cubanbob said...

Rhythm and Balls said...
You shouldt know that the European project has been in operation for fifty years and is not exactly some prog paradise.

Definitely neoliberal - free movement of persons, goods, and services, which is progress unless you equate progress with poverty. Plus, improved transportation, funds for local projects such as colleges, etc., and a bunch of other not really conservative or dystopian stuff.

But by all means, feel free to defend your characterization.

6/28/16, 7:01 PM"

If that is all there was to the EU there would be no controversy or vote to leave nor would there be movements in various EU members to get out as well. But feel free to make arguments that cherry pick facts.

Paco Wové said...

"The Post headline implies there are better ways."

Somehow, I don't think they'd bother making that argument if the vote had turned out differently.

Seeing Red said...

We vote every 2 years. That is a referendum. Just because it's ignored.......

Seeing Red said...

Hawaii isn't a wise choice, RB, since there's an independence movement.

Michael K said...

It's interesting. I scrolled through all the comments and did not see anyone point out the fact that the Initiative and Referendum were the two great Progressive reforms of the 20th century.

Hoist and petards come to mind.

Direct election of Senators was another.

Then there was the Income Tax and Prohibition.

It is all down on paper and the left has forgotten it.

It has all worked out so well.

It's quite apparent that we are being made serfs by the corporatocracy that requires we be made into serfs to maximize their profits, and they are helped in this endeavor by their paid servants in Washington.

Cookie, we don't agree on much but this we agree on. Some call it Fascism. I do.

Why do politicians get rich on government salaries ?

Russell said...

So, I agree in the meta that a national referendum is, in general, a batty idea. But THIS referendum was an up or down vote about a nation's submission to a foreign authority. In other words, they were voting on a very basic idea of sovereignty. If ever an idea should be put to a national vote, that's surely on the short list right?

Michael K said...

"If ever an idea should be put to a national vote, that's surely on the short list right?"

The next referendum might well be decided by AR 15s.

grackle said...

Terry, Sean F, grackle: The people is a political term of art with several definitions; here “decided by the people” means direct democracy where 50 percent of voters plus one carries.

I thought the discussion was about referendums, whether they are good, bad, allowed, not allowed, etc.

The Post headline implies there are better ways.

The Post headline flatly declares that the Brexit, a referendum, shouldn’t have occurred. Not much implication that I can see – more of a flat statement about Brexit.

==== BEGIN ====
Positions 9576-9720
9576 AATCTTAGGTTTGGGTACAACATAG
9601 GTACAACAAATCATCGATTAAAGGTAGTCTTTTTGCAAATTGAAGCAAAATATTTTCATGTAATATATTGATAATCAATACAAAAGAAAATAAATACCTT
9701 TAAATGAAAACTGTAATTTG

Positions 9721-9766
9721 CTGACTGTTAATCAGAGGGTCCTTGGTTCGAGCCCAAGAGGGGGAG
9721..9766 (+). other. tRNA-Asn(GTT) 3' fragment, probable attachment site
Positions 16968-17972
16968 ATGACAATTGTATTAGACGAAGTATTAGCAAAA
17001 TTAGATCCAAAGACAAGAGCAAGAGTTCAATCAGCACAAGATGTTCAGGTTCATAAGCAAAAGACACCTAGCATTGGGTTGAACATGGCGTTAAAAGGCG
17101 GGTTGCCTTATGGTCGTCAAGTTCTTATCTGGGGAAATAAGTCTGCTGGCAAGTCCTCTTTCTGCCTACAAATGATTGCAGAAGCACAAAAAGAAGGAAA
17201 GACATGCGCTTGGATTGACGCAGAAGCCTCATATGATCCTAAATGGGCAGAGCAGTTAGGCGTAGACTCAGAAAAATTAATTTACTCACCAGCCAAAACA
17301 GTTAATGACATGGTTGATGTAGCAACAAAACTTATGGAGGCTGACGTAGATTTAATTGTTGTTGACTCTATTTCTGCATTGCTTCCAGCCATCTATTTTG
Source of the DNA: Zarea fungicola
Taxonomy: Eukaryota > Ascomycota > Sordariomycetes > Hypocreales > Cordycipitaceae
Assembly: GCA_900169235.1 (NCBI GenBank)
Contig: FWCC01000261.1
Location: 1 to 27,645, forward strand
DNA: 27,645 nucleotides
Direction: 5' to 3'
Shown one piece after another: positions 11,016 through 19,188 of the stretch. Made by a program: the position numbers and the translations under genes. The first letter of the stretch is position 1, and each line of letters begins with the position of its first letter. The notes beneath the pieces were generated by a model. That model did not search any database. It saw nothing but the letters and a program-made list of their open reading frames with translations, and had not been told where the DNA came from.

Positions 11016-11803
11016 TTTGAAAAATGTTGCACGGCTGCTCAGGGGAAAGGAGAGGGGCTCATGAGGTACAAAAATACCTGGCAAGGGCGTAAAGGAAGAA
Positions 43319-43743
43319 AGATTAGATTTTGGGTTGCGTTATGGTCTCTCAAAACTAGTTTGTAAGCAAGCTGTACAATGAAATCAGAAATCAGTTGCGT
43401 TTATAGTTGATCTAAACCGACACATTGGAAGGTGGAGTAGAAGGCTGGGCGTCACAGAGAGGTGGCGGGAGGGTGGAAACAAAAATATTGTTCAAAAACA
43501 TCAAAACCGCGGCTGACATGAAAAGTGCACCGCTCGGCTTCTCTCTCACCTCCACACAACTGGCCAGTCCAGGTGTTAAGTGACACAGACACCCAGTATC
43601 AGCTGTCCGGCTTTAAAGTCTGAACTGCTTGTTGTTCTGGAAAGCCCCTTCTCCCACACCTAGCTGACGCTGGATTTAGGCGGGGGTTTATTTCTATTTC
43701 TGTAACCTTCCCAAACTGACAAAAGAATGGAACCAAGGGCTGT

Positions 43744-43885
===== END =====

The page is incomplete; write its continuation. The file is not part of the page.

Those who think this is remarkable

Here’s where I become puzzled. What’s “remarkable?” The headline itself? Is the commentor saying that the fact that the headline was anti-Brexit result was the “remarkable” aspect? Until further clarification we cannot know for certain.

have either forgotten or never learned the difference between our constitutional republic and direct democracy.

The commentor may think referendums are wrong and I may think referendums are bad practice but I fail to see anything in two definitions of a constitutional republic to forbid them.

About the closeness of the Brexit vote: I wonder how close it would have been if one of the chief Remains in Parliament had not been assassinated just 6 days before the Brexit vote. There’s bound to have been a sympathy Remain vote because of it.

Gahrie said...

It's interesting. I scrolled through all the comments and did not see anyone point out the fact that the Initiative and Referendum were the two great Progressive reforms of the 20th century.

Hoist and petards come to mind.

Direct election of Senators was another.

Then there was the Income Tax and Prohibition.


You left out the worst one...the 19th Amendment.

damikesc said...

I wonder how many of these Progs would love the idea of "rule by a wise elite" if they were informed they wouldn't be part of that elite?

They ALWAYS seem to believe THEY will be the ones in charge.

Andrew Pardue said...

The interesting thing about the 17th Amendment is that the States had to act against their own interest in order to ratify it. While I agree that it's repeal would be a good thing, I can't see how the idea would ever gain enough support to be pushed through. Sad as I doubt that we will ever see group in the Senate like Webster, Clay and Calhoun. For that matter we are likely never to see a Supreme court justice of the stature of Scalia whether conservative or liberal ever again.